According to Lieutenant General, the army understands diversity and appreciates people for the talents they bring to the table. It teaches people to take all of the good characteristics of every soldier like integrity, dedication of purpose, selflessness, knowledge, skill, implacability and determination to achieve the objective. Learning how to work as part of a team is another trait. The military’s continual emphasis on teamwork corresponds closely with the daily requirements of the business world. Something that you learn in the military that is fundamental in business is a sense of mission. You get very, very focused on your objectives. It was clear what the objective was and what constituted success and failure. One of the essences of a being a CEO is risk management. Hardly anything you do is without risk, and the military makes you more comfortable in taking risk.

Thank you.

  December 24 2010, The Park Hotel.
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Speaking at an Interactive sessions jointly organized by Bharat Chamber of Commerce, the Calcutta Chamber of Commerce, Indian chamber of Commerce & the Merchant´s Chamber of Commerce, Lok Sabha Speaker Smt. Meira Kumar said that she was "pained" by the long standoff in Parliament over the spectrum scam but hoped matters would be "sorted out soon".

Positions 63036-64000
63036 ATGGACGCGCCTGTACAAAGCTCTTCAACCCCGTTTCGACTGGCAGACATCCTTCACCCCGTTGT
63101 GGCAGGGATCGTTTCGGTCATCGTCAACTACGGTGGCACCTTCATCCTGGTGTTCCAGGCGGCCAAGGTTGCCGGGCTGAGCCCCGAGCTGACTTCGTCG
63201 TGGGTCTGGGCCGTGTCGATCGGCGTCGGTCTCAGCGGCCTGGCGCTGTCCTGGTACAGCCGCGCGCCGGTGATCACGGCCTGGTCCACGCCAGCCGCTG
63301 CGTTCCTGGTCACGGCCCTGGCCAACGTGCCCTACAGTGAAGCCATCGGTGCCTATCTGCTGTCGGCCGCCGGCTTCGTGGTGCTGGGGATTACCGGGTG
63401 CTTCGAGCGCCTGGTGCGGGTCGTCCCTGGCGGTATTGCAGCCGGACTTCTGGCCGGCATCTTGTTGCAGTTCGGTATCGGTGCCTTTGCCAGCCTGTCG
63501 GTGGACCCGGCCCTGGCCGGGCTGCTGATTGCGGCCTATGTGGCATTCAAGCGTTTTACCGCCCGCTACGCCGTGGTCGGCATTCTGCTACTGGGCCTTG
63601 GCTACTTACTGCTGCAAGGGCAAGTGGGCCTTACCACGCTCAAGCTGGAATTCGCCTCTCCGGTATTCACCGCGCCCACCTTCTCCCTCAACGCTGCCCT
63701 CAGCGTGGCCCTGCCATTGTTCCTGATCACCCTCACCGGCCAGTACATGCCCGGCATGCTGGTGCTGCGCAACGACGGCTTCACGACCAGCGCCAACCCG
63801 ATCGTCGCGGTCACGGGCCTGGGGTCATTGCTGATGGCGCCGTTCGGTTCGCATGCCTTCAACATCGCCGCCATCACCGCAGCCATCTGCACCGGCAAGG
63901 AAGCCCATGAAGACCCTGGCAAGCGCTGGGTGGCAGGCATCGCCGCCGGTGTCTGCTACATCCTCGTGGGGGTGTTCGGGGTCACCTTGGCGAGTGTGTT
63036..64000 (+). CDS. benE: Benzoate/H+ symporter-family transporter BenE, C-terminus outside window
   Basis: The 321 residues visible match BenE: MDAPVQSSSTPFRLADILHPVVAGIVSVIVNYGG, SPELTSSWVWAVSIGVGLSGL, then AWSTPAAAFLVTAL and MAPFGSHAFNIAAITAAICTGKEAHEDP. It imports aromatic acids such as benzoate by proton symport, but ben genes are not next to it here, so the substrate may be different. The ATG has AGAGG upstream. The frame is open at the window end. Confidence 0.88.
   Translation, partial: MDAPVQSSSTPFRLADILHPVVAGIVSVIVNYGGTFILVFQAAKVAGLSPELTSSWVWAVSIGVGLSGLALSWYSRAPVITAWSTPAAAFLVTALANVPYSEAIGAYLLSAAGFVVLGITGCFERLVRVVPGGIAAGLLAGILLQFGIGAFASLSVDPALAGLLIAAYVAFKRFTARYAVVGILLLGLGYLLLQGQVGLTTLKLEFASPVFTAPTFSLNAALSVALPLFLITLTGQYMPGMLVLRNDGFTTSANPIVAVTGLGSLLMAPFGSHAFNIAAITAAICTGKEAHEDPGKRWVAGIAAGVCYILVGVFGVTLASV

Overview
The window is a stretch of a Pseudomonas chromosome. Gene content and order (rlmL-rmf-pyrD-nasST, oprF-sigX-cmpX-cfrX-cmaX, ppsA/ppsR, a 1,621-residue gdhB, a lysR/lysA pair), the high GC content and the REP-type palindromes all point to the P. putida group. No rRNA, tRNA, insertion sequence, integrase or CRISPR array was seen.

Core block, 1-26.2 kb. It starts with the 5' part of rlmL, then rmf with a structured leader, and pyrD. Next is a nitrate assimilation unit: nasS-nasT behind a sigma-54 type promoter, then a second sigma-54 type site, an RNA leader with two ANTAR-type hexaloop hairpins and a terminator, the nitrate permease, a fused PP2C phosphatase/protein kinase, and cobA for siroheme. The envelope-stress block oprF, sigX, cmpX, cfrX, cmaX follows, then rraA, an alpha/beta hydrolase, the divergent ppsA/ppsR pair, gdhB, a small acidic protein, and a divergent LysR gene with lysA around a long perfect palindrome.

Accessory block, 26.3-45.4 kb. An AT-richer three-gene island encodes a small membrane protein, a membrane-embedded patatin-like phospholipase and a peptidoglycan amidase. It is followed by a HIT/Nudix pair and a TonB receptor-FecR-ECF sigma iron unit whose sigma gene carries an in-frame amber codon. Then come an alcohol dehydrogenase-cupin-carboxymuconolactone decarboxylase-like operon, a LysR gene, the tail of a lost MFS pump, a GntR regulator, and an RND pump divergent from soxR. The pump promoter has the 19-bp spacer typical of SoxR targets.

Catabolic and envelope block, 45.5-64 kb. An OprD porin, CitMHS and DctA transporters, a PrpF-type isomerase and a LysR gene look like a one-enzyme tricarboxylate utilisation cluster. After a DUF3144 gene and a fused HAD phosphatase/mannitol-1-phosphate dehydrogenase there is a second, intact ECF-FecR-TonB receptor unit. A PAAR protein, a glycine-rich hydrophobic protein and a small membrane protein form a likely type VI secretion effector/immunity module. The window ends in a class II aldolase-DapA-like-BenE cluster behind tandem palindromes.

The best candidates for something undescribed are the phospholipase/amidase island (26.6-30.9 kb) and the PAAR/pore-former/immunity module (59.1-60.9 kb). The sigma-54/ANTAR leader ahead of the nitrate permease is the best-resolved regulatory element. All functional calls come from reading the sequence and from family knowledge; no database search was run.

The winter session witnessed business being stalled for 22 days in a row over the Opposition´s demand for a JPC probe, while the United Progressive Alliance government stood fast on a probe by the Parliamentary Accounts Committee. Ms. Kumar said, "All the warring parties, including the ruling party as well as the Opposition, should come together and find a solution. Dialogue is the only way to get solution. Democracy means to bring mid-path and find solution. The MPs should also be self-regulatory." She said while interacting with members of four business chambers in Calcutta, "In democracy, contradictory views exist. We have to find a middle path. Parliament is for that. Discussions are the only way out. Talks are on. Like you all, I am also concerned about the disruptions,"

Smt. Meira Kumar said she expected more discussions on Finance Minister Shri Pranab Mukherjee´s proposal for a special session on the spectrum controversy. "The government and the opposition have two viewpoints. I expect them to discuss and reach common ground."

She reminded MPs about their responsibility as elected representatives. Pointing out the peculiarity of Parliament, which functions through representation from as many as 37 different parties, she said, "Democracy doesn´t always have tailor-made situations. Meeting grounds sometimes don´t seem to exist. It is the duty of the MPs to find a way out".

Thank you.

  November 26 2010, BCCI, 6 Netaji Subhas Road.
Talk & Interactive Session on

The Interactive Session was addressed by H. E. Mr. Thomas Matussek Ambassador of The Federal Republic of Germany

I am happy to be amidst you this evening for the Prabha Khaitan Puraskar presentation function organised by the Calcutta Chamber of CommerceGerman Ambassador Thomas Matussek said it is a good policy to go for liberalisation step-by-step and slowly. There are same areas which if opened up can be mutually beneficial, like the insurance sector. The foreign direct investment (FDI) in insurance should go beyond 26 percent. He said "We do not believe that the market should say it all. You need a set of rules binding on all of us". The Ambassador remarked that The Indo-German Chamber of Commerce has conducted a survey among 800 German companies operating in India. The feedback is positive. Most of them are confident about future prospects in India, and very few said they are disappointed.